Yesterday, I stumbled upon a tweet from Johan Veldhuis pointing to the following KB-article: http://support.microsoft.com/kb/895847/
The article provides more information on the supported configurations for multi-site data replication for Exchange Server. Even though Exchange Server 2010 has its own built-in replication mechanism (DAG) to ensure data consistency and high availability. Because it’s not always clear what type of configurations are and are not supported, I’ll try to capture the essence of the KB-article below.
There are two “types” of replication:
You can also have host-based replication. This is where the replications relies on a piece of software instead of hardware. Although I’m sure there is some pretty nifty software out there, I have yet to see this implemented on an Exchange Server (especially Exchange Server 2010). With the latter, I would rather use the built-in capabilities of the DAG which is – in fact – also a host-based (software) replication mechanism.
The support that Microsoft offers is – based on the two types of replication I mentioned earlier – divided into two categories:
Geographically dispersed solutions
Non-Geographically dispersed solutions
Note a geographically dispersed solution is one where the remote end (storage) is not within the same geographical location of the local (storage) end: e.g. a remote geographical site. In such deployments, synchronization usually happens over WAN links.
Asynchronous replication (storage- or host-based)
Microsoft does not support asynchronous replication for Exchange Servers. This is solely supported by the storage vendor. Additionally, Microsoft makes the following statements about the level of support if you are running such a configuration:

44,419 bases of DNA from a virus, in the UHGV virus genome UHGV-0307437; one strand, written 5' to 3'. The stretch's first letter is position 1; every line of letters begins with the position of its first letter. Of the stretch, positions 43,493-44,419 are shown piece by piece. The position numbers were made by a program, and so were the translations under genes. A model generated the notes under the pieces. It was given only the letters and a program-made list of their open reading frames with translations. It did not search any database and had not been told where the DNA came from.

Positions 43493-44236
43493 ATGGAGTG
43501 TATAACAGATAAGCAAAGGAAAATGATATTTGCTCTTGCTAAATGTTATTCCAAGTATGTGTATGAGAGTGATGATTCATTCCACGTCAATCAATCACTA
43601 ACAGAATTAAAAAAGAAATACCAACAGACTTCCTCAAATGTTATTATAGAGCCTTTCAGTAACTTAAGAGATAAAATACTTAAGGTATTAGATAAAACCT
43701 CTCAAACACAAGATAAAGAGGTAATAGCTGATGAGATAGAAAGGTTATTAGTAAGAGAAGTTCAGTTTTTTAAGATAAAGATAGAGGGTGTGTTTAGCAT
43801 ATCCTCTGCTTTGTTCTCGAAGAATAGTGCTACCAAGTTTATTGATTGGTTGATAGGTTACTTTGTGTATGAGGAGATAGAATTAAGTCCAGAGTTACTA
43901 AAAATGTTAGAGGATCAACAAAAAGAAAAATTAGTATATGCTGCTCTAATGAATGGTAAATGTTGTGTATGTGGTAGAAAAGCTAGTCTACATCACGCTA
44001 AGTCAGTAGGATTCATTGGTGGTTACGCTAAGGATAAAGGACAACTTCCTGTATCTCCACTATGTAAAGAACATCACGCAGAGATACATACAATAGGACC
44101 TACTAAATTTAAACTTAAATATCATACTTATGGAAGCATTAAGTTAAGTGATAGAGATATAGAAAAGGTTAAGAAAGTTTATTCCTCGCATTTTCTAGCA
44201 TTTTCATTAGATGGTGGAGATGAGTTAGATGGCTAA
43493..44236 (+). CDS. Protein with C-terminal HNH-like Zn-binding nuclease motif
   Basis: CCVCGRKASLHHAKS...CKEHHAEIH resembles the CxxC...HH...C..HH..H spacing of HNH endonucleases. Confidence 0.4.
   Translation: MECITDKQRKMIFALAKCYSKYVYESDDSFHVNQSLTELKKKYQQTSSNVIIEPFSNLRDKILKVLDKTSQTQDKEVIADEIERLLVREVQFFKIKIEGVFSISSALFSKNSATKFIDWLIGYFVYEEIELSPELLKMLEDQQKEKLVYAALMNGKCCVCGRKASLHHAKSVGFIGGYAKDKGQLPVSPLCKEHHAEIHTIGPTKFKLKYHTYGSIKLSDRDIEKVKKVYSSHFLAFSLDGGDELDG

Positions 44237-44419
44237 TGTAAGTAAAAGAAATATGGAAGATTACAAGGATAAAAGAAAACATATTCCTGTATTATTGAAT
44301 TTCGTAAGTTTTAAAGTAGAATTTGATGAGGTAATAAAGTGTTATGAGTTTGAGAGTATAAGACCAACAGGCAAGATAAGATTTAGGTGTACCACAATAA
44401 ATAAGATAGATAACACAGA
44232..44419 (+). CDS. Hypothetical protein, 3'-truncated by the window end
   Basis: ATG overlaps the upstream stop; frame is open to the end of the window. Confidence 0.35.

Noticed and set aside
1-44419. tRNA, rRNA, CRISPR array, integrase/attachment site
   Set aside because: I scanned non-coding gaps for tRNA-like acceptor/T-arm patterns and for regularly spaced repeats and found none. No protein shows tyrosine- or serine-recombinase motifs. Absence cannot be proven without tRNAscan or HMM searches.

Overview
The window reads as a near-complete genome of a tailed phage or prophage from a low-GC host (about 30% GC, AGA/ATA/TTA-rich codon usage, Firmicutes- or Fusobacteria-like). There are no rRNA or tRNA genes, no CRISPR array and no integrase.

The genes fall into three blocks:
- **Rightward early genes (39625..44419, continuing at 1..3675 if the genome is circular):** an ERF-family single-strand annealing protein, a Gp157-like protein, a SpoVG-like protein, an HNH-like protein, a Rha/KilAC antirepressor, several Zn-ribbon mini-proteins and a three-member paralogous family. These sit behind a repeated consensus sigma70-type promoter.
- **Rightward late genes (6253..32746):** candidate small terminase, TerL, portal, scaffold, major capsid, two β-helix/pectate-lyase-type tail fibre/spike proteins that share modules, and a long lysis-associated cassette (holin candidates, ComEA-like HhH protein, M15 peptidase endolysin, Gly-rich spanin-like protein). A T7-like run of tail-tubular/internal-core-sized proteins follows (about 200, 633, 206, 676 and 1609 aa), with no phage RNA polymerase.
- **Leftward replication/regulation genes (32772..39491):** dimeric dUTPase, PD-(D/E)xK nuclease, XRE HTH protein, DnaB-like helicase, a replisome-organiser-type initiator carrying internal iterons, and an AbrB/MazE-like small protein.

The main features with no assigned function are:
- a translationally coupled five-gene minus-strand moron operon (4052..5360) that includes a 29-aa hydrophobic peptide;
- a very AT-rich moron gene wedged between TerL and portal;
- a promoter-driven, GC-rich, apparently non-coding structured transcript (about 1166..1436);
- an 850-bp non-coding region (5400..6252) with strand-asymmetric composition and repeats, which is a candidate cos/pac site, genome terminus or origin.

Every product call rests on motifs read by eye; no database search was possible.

They will only troubleshoot Exchange-specific issues up to the point where the sources of the problem can be attributed to the replication mechanism
You do not have to remove the asynchronous replication feature in order to be eligible for support. However; it might become a requirement if troubleshooting demands (especially if the problem cannot be solved by either your storage vendor or Microsoft, you might have to revert to a fully supported configuration)
Synchronous replications (Geographical Dispersed storage-based, host-based)
Microsoft fully supports a synchronous geographical configuration, for as long as the hardware that is used in the configuration is certified and is fully supported by your (storage) vendor. To verify whether your storage solutions is on the WHQL list, do the following:
Visit the following Microsoft Web site:
Click Cluster Solutions.
In the left panel, click Geographically Dispersed Cluster Solution under Product category.
If your solutions is not WHQL qualified, Microsoft will revert to the same support policy as for asynchronous replication.
Synchronous Replications (Non-Geographical Dispersed storage-based, host-based)
The same support policy applies as for geographical dispersed solutions: fully supported, for as long as the hardware that is used in the configuration is certified and is fully supported by your (storage) vendor.
For more information on the support policy, I invite you to take a look at the KB-article here.
In my opinion (and when we’re talking about Exchange Server 2010), you should stick with the built-in capabilities of a DAG. DAGs have proven their value and offer some distinct benefits over 3rd-party replication mechanisms. On the other hand, if you rely heavily on an underlying form of replication (e.g. storage-based replication in a virtual environment), you should – at all times – stick with a certified hardware solution, replicating synchronously.
Also, don’t forget to take a look at the Disk Timeout Values for your Exchange Servers. Relying on a 3rd party replication mechanism might require you to change some of the recommended values. More information can be found here:
Michael Van Horenbeeck